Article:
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Last year, Safeway puffed its chest a little bit over being the only major grocery chain in D.C. to compost its food waste—-at one store, the new LEED Gold-certified Social Safeway on Wisconsin Avenue. Now, says a spokesman, all their stores are composting, making them the biggest composter on the East Coast.
Well, in the ongoing and eternal D.C. grocery store wars, Giant wouldn’t let that stand: They just signed a contract with a company called Casella to start composting at all six D.C. stores within the next 30 to 60 days. That’s going to matter a lot, given that Giant estimates between 40 and 60 percent of its landfill waste is organics.
For a story in next week’s issue—-consider this a request to holler if you know anything!—-I’m checking with the District’s other major grocery chains about their food disposal habits as well. In the mean time, restaurants and residences have access to other private haulers that will take the waste out to various locations in Maryland and Virginia.
Still, the composting system in D.C. is far from robust. Only the most environmentally-minded will seek out a private hauler, and even institutional-sized services are sometimes shaky: American University, for example, found itself in a pickle a few weeks ago when the Maryland facility that was taking its food waste abruptly shut down. The nearest comparable locations, says sustainability coordinator Chris O’Brien, are in Delaware and south of Richmond.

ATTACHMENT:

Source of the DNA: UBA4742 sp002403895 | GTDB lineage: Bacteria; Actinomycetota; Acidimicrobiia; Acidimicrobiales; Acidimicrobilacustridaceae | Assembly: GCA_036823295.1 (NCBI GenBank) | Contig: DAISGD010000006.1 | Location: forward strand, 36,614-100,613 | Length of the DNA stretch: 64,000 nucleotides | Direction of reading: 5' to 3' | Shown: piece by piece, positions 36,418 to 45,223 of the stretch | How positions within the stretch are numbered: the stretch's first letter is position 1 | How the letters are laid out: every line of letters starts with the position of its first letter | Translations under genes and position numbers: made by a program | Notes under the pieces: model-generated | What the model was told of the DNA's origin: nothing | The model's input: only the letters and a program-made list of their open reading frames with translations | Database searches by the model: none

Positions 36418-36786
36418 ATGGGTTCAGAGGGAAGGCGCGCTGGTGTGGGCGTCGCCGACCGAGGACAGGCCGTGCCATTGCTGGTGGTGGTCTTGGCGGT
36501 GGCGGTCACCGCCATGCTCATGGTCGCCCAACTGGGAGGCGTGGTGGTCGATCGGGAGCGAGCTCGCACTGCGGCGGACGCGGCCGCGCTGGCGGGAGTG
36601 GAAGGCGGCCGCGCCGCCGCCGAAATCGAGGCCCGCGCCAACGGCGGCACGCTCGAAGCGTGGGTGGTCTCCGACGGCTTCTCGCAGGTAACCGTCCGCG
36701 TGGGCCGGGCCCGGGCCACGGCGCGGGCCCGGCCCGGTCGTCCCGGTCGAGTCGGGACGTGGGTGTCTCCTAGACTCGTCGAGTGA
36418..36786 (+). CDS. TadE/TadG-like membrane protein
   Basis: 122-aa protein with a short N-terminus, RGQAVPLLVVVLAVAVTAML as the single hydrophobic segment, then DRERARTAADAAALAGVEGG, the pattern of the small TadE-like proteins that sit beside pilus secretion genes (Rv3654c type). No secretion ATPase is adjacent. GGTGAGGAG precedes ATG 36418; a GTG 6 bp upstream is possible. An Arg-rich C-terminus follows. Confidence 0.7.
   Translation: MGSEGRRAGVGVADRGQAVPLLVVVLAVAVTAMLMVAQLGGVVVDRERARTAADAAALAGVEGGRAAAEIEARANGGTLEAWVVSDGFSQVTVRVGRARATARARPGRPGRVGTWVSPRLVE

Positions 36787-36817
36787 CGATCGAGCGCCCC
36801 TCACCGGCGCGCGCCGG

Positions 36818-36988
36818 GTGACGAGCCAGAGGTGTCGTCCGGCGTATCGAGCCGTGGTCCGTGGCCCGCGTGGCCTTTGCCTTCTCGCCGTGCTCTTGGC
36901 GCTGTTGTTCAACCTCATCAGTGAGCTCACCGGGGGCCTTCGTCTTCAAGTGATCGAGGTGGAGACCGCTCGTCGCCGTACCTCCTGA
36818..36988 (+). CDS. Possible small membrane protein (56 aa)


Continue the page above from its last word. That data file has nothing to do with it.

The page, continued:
What’s the District done to help push composting forward? Pretty much nothing, so far; the Department of Public Works has instead focused its ambitions on building a waste-to-energy plant in the city that would create an unending appetite for trash (and also cost on the order of $400 million to build). Other than increasing the leaf processing it already does, composting doesn’t even appear in DPW’s oversight hearing responses for the new initiatives it’s working on at the moment.
But! The SustainableDC working group on waste wants that to change. Its draft vision statement demands that the city open a section of the Fort Totten transfer station to private compost haulers within 12 months, and open a new transfer station just for organics within 18 months. Ambitious, sure, but overdue—-and there are plenty of examples from around the country for how to make it happen.
Photo from flickr user bunchofpants.